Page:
Why Eating Locally And Seasonally Is Better For You And The Planet

11th May 2019

The idea of eating local and seasonal food sounds like a good idea, right? But just what is it about these two factors that make them good for us and the planet? At the core of our beliefs at Farmdrop is the conviction that buying more seasonal food from local producers has huge benefits for you and the environment. Here we give you the lowdown on exactly why that is. 

As the issue of climate change continues to be at the forefront of the nation’s psyche, it’s becoming increasingly clear that how our food is made and where it comes from is irrevocably intertwined with the environment. In a recent survey by OnePoll, 65% of us would like to buy more British produce and many are seeking alternative eco-friendly models. One of those is supporting British farmers by buying food that’s local and in season. With increasing uncertainty around the future of agriculture after Brexit (where the price of imports could increase) and our foreign food supply (remember the vegetable shortage of 2017?), discussions on local and seasonal food seem more pertinent than ever.

Food really is a beautiful thing. It reflects our environment and culture right back at us. It gives us energy and the opportunity to meet and share with the people we love. And it really makes us happy.

Here are five reasons why eating local and seasonal food is good for you (and the planet too):

1. It tastes better


English asparagus is in season in spring: the sooner it’s eaten after harvest, the better it tastes.

Does anything compare to the taste of a berry you’ve picked yourself or the scent of tomatoes growing in your grandad’s greenhouse? Quality produce that’s grown locally and holistically with the environment, with love and care, that’s been freshly harvested and is in season undoubtedly tastes better than an equivalent that was picked days before embarking on a journey from South Africa.

Asparagus, for example, is in season now in the UK and tastes sweeter and more delicious than any imports you can get the rest of the year. Why? All the precious natural sugars found in the plant start to convert to starch as soon as they’re cut from the ground. So the longer they spend getting to your kitchen, the less sweet they become. Seasonal, local asparagus really is best.

2. It costs you less…

heirloom tomatoes

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Due to the laws of supply and demand, a British tomato bought in peak harvest season in August will cost less than one bought in January. When there’s high availability, prices dip. Yet the rate of a change in price depends on the success of a seasonal crop, which in turn is heavily dependent on location and the weather. Which brings us to…

3. It costs the planet less too

Farmdrop’s founder Ben Pugh with Pete Richardson from Westmill Organics. Strawberries are in season in June.

Approximately 70% of the UK is farmland. Locally grown food harvested at the peak of its freshness and at the height of its season are more likely to have experienced less artificial intervention to grow. It’s reported that climate change can’t be halted if our soils continue to be degraded but there are small-scale farmers working to produce food in a way that looks to actually enhance the quality of soil.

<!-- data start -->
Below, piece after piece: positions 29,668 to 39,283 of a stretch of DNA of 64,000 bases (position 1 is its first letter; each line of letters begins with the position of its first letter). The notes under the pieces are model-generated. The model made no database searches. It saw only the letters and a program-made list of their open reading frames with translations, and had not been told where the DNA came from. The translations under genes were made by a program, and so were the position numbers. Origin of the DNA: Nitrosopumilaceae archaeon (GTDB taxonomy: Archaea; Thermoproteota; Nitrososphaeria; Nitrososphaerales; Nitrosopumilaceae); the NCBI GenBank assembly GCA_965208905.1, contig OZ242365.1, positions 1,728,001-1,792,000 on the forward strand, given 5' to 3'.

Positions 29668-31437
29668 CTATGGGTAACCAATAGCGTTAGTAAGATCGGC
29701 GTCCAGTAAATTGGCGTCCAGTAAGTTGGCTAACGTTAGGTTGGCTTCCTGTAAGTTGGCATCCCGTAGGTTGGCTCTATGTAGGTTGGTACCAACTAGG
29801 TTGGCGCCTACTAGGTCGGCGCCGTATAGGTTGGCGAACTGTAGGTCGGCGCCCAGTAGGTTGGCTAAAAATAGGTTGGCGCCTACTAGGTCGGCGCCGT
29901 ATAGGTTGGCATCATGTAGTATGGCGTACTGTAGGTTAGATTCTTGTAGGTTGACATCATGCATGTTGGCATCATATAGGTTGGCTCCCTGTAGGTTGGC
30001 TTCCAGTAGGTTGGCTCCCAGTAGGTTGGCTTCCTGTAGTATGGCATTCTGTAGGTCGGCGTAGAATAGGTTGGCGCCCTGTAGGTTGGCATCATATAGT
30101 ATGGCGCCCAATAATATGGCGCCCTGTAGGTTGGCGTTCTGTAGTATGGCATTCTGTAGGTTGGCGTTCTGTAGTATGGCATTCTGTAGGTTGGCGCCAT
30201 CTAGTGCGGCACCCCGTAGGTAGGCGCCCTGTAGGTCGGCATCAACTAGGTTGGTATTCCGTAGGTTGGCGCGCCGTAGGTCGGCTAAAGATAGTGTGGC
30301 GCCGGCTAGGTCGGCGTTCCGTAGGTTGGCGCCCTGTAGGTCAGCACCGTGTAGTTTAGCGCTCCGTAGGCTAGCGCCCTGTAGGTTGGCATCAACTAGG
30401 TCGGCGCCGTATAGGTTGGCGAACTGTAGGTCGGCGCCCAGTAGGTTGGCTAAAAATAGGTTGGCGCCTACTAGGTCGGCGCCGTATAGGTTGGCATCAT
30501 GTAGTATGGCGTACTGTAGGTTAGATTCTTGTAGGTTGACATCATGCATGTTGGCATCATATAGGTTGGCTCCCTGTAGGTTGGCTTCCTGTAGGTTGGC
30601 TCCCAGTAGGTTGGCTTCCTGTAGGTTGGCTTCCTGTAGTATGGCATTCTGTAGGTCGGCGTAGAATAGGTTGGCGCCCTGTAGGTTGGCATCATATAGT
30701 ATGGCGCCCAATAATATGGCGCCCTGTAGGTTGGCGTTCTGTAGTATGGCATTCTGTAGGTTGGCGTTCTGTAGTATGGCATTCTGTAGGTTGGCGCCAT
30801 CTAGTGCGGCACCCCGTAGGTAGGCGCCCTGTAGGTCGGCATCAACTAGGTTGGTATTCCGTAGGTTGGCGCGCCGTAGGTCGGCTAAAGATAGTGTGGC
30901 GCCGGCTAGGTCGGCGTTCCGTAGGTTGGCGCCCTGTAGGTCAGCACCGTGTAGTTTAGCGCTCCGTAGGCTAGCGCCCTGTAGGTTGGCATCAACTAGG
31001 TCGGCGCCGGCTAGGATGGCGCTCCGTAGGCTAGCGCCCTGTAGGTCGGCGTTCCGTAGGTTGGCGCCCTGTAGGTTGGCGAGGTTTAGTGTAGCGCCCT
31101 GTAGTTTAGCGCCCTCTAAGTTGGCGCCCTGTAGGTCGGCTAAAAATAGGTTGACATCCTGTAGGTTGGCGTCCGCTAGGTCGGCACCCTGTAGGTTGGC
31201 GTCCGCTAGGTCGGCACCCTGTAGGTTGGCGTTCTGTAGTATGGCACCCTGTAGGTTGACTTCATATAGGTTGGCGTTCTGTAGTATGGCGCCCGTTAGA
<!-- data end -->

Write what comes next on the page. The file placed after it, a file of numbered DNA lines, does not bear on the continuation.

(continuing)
Take Pete Richardson (pictured, right). He has been growing organic vegetables at Westmill Farm in Wiltshire for around 20 years and the fertility now built up in his fields produces abundant crops and encourages an amazing diversity of wildlife.

Chemical-intensive crop farming, on the other hand, is said to be the reason behind the loss for up to a foot of soil in parts of Southern England and it’s reported East Anglia is at risk of becoming a dried up ‘dust-bowl’

4. It supports the local economy

One of the many orchards at Brogdale Fine Fruits in Faversham, Kent

One of the orchards at Brogdale Fine Fruits in Faversham, Kent. Apples are in season in the autumn.

While a globalised food distribution system has undoubted advantages, it also encourages farms to become large-scale factory-like enterprises to succeed. Size becomes vital to reach a mass of scale required for farmers to survive in an industrialised system. Buying local foods supports local producers that don’t have means (or wants) to become a mega-farm. In turn, it’s these producers who are able to rely on more natural methods, such as organic or biodynamic practices that work in union with a surrounding environment, not in spite of it. Read more here on how Farmdrop supports small, local farmers to use the most sustainable methods.

5. It helps you stay healthy

seasonal vegetables

Knowing which foods are in season should be simple, but it’s become increasingly tricky. Research by the BBC revealed that less than one-in-10 adults in the UK know when some of our best produce – broad beans and blackberries for example – are in season. This is in addition to almost a third of UK primary pupils thinking cheese is made from plants, said a survey by the British Nutrition Foundation.

Buying local foods in season is an easy way to get a better understanding of provenance – discovering what can be grown in the UK and when. Eating with the seasons is also an effortless route to introducing some variety into your diet and helping you to hit that all-important 5-a-day. So, what are you waiting for?

Want to know how to eat seasonally? Check out the best food in season right now here at Find seasonal recipes here, and for a brilliant resource, will help you find out what’s in season throughout the year.  

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